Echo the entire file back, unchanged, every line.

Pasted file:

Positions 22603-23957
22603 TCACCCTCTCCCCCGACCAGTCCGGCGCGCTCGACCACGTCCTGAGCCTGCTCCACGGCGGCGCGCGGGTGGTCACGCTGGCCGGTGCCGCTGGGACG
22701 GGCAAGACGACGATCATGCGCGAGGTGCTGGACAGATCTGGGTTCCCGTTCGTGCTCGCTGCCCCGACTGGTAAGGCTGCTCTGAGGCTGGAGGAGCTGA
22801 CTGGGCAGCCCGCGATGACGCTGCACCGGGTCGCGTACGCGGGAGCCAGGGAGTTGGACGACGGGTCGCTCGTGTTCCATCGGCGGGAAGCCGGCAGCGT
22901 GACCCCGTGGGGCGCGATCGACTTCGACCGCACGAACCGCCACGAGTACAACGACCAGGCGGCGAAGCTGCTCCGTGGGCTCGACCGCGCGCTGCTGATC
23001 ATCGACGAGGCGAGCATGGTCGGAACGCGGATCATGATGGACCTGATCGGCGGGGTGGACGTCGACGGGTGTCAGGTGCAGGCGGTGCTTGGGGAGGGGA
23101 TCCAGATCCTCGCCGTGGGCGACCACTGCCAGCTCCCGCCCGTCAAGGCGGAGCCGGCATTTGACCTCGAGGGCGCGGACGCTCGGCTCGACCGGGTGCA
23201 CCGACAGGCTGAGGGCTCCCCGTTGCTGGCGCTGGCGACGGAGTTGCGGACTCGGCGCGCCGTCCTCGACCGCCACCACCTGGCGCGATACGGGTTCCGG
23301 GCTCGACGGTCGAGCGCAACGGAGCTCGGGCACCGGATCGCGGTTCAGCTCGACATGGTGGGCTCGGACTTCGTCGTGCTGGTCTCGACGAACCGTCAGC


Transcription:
Positions 22603-23957
22603 TCACCCTCTCCCCCGACCAGTCCGGCGCGCTCGACCACGTCCTGAGCCTGCTCCACGGCGGCGCGCGGGTGGTCACGCTGGCCGGTGCCGCTGGGACG
22701 GGCAAGACGACGATCATGCGCGAGGTGCTGGACAGATCTGGGTTCCCGTTCGTGCTCGCTGCCCCGACTGGTAAGGCTGCTCTGAGGCTGGAGGAGCTGA
22801 CTGGGCAGCCCGCGATGACGCTGCACCGGGTCGCGTACGCGGGAGCCAGGGAGTTGGACGACGGGTCGCTCGTGTTCCATCGGCGGGAAGCCGGCAGCGT
22901 GACCCCGTGGGGCGCGATCGACTTCGACCGCACGAACCGCCACGAGTACAACGACCAGGCGGCGAAGCTGCTCCGTGGGCTCGACCGCGCGCTGCTGATC
23001 ATCGACGAGGCGAGCATGGTCGGAACGCGGATCATGATGGACCTGATCGGCGGGGTGGACGTCGACGGGTGTCAGGTGCAGGCGGTGCTTGGGGAGGGGA
23101 TCCAGATCCTCGCCGTGGGCGACCACTGCCAGCTCCCGCCCGTCAAGGCGGAGCCGGCATTTGACCTCGAGGGCGCGGACGCTCGGCTCGACCGGGTGCA
23201 CCGACAGGCTGAGGGCTCCCCGTTGCTGGCGCTGGCGACGGAGTTGCGGACTCGGCGCGCCGTCCTCGACCGCCACCACCTGGCGCGATACGGGTTCCGG
23301 GCTCGACGGTCGAGCGCAACGGAGCTCGGGCACCGGATCGCGGTTCAGCTCGACATGGTGGGCTCGGACTTCGTCGTGCTGGTCTCGACGAACCGTCAGC